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Consolidated National Bank

“Ripping off the roof early this morning, workmen commenced demolition of the former home of the Consolidated National Bank,” penned the Arizona Daily Star in November 1928. “The work is preparatory to laying the foundations for the new 10-story skyscraper…to be erected at the southeast corner of Stone Avenue and Congress Street.”
In fact, the Star overlooked the building’s top floor. Tucson’s first skyscraper would stand 11 stories high and, for a fleeting moment — competition loomed just a block away — would dominate the downtown skyline.
In 1869, brothers Lionel and Barron Jacobs arrived in Tucson with a wagonload of merchandise, mostly canned goods, which they sold at a dollar apiece. Two years later, they opened a retail store, which became a highly profitable venture. Then, recognizing the need for a banking institution, they organized the Pima County Bank — Tucson’s first.
The bank thrived. In 1883, it was reorganized as Arizona National Bank, and three years later, it merged with the Bank of Tucson. In 1887, it merged with Consolidated Bank of Tucson. Thus was born Consolidated National Bank.
In June 1900, the territorial auditor reported that 21 banks were in operation across Arizona. Consolidated National Bank was the largest with deposits of $759,254 — a mere trickle by today’s standards.
As the bank grew, so did Tucson. By the latter part of the 1920s, the firm had outgrown its one-story headquarters, and downtown office space was sorely needed. The institution’s board of directors was determined to fill both needs with a towering structure the likes of which Tucson had never seen.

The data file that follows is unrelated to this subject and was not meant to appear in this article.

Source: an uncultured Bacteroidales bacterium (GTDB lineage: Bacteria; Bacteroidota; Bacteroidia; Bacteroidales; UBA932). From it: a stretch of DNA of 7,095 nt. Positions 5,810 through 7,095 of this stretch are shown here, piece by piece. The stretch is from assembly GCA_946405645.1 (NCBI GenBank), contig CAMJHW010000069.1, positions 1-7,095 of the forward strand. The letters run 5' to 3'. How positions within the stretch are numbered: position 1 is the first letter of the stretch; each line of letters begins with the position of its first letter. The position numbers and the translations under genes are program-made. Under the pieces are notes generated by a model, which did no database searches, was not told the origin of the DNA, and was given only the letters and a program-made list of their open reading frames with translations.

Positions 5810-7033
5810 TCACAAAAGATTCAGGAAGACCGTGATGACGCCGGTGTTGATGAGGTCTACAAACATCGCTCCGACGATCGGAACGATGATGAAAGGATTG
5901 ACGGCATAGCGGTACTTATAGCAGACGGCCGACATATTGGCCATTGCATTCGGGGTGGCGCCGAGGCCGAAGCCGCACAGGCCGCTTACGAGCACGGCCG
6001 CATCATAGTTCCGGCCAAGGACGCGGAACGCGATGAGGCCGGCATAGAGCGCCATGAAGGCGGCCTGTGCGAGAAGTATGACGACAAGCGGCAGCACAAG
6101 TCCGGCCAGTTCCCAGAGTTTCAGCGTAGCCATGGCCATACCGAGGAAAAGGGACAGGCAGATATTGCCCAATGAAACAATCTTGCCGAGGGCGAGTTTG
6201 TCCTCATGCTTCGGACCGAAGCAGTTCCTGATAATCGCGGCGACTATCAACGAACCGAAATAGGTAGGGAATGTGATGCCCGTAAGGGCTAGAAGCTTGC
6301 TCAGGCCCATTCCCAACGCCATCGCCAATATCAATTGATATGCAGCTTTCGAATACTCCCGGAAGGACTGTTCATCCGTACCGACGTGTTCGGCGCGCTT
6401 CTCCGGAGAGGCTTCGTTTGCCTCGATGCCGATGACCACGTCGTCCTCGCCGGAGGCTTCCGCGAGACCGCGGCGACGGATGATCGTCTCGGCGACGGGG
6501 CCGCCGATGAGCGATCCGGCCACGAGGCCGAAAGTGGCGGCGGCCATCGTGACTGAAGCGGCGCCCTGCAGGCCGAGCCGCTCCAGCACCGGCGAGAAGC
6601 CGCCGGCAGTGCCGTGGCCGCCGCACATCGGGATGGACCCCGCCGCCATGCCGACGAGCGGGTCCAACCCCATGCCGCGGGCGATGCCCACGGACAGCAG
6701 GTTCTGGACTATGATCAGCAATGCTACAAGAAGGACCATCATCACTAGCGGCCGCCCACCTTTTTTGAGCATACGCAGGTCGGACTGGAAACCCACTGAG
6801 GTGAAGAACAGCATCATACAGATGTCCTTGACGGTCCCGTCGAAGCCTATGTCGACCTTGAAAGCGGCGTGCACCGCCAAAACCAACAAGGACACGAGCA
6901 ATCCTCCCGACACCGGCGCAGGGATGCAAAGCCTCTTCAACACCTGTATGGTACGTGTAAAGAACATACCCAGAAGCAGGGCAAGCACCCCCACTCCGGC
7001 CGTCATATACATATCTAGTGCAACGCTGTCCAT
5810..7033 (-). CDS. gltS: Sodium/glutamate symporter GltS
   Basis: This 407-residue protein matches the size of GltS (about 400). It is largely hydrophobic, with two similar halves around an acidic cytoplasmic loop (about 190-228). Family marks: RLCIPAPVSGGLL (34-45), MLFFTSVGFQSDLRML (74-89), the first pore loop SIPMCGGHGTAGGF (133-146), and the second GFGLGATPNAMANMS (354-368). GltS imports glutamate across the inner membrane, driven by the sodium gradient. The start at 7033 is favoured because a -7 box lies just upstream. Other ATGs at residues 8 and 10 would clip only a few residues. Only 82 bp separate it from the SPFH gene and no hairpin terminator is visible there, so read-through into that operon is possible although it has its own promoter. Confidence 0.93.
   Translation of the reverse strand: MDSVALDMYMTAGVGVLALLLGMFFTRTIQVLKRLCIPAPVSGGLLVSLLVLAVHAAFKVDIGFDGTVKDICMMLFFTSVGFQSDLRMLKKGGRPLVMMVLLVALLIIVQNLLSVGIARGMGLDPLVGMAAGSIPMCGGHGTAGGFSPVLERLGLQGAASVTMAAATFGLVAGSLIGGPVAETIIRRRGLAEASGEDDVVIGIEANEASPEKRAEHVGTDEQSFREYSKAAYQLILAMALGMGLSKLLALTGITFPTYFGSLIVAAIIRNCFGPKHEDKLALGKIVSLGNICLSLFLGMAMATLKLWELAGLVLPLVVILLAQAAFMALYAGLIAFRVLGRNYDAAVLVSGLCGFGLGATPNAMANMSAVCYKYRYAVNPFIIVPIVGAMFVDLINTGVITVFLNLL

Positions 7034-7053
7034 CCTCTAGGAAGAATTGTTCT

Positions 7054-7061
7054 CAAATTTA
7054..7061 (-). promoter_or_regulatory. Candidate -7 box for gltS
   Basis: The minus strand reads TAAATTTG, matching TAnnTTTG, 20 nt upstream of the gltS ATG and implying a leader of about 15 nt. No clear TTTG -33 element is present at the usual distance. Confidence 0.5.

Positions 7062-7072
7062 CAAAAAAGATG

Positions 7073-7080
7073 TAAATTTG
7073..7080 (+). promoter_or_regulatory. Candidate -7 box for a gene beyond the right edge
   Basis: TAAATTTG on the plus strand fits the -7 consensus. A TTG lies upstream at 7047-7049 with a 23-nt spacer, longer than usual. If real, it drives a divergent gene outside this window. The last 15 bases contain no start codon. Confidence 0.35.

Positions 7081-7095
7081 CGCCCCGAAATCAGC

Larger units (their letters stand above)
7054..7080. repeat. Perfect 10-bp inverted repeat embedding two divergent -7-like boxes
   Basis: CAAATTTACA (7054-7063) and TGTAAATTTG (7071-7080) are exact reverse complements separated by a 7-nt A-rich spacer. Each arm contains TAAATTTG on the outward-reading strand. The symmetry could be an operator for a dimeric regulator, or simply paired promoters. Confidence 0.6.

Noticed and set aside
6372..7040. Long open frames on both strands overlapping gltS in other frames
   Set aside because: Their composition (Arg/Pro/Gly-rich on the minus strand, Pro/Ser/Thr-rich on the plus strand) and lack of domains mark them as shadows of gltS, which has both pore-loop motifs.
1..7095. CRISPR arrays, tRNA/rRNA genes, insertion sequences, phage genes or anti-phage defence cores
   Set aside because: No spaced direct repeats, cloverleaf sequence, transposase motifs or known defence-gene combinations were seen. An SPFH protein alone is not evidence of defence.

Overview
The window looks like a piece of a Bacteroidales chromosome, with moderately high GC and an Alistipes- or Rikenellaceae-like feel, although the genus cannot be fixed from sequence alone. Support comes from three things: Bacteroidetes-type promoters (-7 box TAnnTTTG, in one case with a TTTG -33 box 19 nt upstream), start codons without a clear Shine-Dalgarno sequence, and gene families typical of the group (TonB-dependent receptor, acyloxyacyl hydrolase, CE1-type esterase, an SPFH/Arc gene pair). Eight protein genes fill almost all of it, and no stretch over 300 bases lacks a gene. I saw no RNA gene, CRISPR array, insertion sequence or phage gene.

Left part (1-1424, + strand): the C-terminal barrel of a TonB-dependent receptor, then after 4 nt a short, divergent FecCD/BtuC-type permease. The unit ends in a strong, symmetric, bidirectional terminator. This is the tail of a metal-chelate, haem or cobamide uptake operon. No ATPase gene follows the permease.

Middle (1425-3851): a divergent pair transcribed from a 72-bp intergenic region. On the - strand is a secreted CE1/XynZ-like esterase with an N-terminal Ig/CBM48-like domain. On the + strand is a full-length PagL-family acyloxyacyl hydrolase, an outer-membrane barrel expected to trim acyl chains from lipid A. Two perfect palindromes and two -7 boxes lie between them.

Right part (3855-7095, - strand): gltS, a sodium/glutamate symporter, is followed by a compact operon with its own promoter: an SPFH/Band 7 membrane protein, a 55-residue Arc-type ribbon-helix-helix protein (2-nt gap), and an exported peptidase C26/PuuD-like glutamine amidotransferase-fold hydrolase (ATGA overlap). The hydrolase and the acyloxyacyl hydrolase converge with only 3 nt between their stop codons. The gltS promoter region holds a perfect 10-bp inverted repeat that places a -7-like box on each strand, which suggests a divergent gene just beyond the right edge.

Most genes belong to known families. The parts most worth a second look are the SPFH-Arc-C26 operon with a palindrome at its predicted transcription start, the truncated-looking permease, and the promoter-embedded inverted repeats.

Down the street, however, Harold Steinfeld, Tucson’s merchant prince, had a similar notion. As demolition was underway on the old Consolidated building, Steinfeld announced that he would construct a $1-million hotel at the northeast corner of Stone Avenue and Pennington Street. It, too, would soar 11 stories above street level.
Tucsonans watched with interest as construction commenced on the new banking headquarters and, a block north, on Steinfeld’s 250-room Pioneer Hotel. Each structure rose rapidly, but the bank building enjoyed the edge. It opened its doors Oct.11, 1929, two months prior to the Pioneer, which opened Dec. 12.
The day after its opening, the Star gushed praise at the new bank building: “Tucson’s first large, modernly equipped office building was seen and approved by Tucsonans as a steady stream of praise from the visitors proved. Utility combined with beauty is depicted in every department of the structure from its marble decorative basement where safety deposit boxes behind steel bars guard the securities of depositors, to the penthouse on the roof where the elevator system and air-cooling system of the bank obtain their power.
“A monument to careful planning and equally careful workmanship, the structure passed its first public examination with flying colors,” said the Star.
In 1934, five years after the building opened, Consolidated National Bank ceased to exist when it merged with Valley National Bank, for many years the state’s most powerful financial institution. But, in time, Valley, too, ceased to exist. In recent years, a tally sheet has been necessary to track the number of banks that have merged, or have been acquired by others — and have occupied Tucson’s first skyscraper.
Unlike banking names that have come and gone, the building has endured. Today, it is a downtown Tucson landmark.
— W. Lane Rogers. Photo courtesy of the Arizona Historical Society.

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